If cannabis users weren’t already in the mood, there’s a product for that, too.
Companies are beginning to pay attention to the enormous potential of the sex vertical within the marijuana industry. Cannabis chocolate brand 1906 is offering customers what they claim is the “first cannabis chocolate aphrodisiac on the market.”
The company tells consumers, “Get turned on like you never have before with this sensual blend of damiana, catuaba, muira puama, vanilla and other natural botanicals.” The chocolates contain 5 mg of both THC and CBD, which 1906 claims is specially formulated to work faster than traditional edibles, with users feeling the effects within 20 minutes.
Another theory points to the way cannabis users walk, according to a study out of Australia, which is known for being inherently sexy. The study, released in the September issue of Drug and Alcohol Dependence, revealed long-term marijuana use may be “associated with long-lasting changes in open-chain elements of walking gait.”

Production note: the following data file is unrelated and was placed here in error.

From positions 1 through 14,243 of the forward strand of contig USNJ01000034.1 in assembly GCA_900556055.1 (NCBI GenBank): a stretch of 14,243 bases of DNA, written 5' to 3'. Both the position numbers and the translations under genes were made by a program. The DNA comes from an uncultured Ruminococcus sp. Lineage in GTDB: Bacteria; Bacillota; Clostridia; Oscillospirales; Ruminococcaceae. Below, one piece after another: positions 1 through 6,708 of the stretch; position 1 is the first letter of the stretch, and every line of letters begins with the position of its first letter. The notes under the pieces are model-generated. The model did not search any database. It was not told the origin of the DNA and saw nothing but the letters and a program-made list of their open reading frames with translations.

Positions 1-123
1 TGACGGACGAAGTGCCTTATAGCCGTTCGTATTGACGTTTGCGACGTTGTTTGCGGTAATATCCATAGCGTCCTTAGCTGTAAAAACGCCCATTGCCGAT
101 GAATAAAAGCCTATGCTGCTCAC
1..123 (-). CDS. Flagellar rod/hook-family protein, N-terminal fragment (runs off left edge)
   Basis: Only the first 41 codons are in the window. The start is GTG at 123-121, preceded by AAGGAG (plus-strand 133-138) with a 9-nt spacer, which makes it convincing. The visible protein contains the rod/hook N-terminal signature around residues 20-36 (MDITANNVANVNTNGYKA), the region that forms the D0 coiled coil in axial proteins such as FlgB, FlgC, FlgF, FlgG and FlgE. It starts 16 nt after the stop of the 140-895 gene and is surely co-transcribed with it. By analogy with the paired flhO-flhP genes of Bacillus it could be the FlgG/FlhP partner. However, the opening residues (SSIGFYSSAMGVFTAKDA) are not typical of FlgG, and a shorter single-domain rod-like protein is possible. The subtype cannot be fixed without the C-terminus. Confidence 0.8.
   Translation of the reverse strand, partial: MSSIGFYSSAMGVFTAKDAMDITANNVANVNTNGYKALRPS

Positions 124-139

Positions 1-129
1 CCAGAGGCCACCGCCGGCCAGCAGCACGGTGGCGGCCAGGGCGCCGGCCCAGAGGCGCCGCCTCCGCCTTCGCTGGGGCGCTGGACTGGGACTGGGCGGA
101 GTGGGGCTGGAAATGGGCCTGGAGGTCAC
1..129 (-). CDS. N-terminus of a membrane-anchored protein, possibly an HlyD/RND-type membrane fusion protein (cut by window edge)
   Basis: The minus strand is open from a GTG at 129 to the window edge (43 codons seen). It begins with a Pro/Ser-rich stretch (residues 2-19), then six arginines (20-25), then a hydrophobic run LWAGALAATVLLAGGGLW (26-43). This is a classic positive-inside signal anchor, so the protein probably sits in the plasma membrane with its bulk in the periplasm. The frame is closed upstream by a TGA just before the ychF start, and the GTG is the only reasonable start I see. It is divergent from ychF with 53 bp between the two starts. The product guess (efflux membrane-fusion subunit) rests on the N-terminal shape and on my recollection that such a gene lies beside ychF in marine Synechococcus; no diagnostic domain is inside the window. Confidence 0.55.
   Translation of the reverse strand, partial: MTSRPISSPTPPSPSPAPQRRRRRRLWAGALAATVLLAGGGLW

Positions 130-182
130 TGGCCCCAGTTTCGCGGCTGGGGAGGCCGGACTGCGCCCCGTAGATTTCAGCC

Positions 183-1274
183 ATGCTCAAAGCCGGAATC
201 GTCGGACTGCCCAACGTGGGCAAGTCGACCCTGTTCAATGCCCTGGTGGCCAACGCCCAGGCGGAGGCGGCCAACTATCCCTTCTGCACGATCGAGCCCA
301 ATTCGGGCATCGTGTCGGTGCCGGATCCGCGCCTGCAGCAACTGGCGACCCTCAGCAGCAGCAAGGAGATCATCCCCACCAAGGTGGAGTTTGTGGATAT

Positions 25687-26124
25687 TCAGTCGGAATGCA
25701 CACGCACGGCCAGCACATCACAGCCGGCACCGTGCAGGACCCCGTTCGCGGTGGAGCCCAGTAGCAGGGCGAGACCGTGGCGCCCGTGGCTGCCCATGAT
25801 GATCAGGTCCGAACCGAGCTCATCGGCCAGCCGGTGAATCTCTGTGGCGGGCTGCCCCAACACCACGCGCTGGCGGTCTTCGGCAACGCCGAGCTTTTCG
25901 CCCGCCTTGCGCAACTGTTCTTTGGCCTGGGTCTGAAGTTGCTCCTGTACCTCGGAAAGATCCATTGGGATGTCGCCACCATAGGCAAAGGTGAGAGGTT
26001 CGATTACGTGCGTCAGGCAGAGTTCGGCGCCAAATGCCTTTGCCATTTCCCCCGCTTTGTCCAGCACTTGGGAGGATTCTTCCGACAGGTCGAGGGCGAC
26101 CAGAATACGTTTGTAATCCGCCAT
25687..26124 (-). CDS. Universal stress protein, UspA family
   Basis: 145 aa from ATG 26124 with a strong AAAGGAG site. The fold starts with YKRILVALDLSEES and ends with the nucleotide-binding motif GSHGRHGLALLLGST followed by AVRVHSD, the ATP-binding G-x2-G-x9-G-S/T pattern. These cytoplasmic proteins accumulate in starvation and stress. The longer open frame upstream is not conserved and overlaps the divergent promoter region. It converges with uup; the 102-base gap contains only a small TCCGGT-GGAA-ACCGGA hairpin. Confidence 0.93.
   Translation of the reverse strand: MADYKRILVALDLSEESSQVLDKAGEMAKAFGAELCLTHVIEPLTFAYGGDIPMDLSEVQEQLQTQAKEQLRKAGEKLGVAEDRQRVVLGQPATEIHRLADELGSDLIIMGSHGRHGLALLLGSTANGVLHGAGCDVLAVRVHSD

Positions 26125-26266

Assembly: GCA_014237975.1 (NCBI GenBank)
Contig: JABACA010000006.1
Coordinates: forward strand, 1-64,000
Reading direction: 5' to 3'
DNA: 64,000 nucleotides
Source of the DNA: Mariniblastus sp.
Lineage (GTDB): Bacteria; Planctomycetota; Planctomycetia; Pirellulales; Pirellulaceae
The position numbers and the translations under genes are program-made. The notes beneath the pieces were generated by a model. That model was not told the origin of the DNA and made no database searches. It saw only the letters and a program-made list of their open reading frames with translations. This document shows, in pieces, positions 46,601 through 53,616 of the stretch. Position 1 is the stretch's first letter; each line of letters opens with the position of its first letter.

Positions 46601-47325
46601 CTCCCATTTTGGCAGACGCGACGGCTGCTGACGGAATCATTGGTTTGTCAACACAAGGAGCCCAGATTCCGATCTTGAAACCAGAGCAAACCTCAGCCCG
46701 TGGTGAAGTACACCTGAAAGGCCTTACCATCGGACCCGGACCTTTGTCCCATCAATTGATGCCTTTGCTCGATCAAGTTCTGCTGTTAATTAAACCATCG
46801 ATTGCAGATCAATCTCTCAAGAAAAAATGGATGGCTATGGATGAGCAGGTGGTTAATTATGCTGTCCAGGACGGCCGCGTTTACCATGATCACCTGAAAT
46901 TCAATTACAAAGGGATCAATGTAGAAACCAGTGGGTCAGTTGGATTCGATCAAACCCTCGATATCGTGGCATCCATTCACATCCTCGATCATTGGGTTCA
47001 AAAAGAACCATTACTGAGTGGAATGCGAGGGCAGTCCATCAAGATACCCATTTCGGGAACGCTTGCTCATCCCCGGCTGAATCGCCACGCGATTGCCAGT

The study goes on to explain that cannabis users display “increased angular velocity of the knee” and “reduced shoulder flexion” while walking.
Translation, I think:
While researchers weren’t necessarily looking at walking patterns as an indicator of sexual prowess, it could very well be a component in the formula for cannabis-infused sex.
Luckily, we’ve learned from examples of dogs using CBD that marijuana can combat hip problems later in life caused by changes in walking gait. So, keep strutting your stuff, stoners.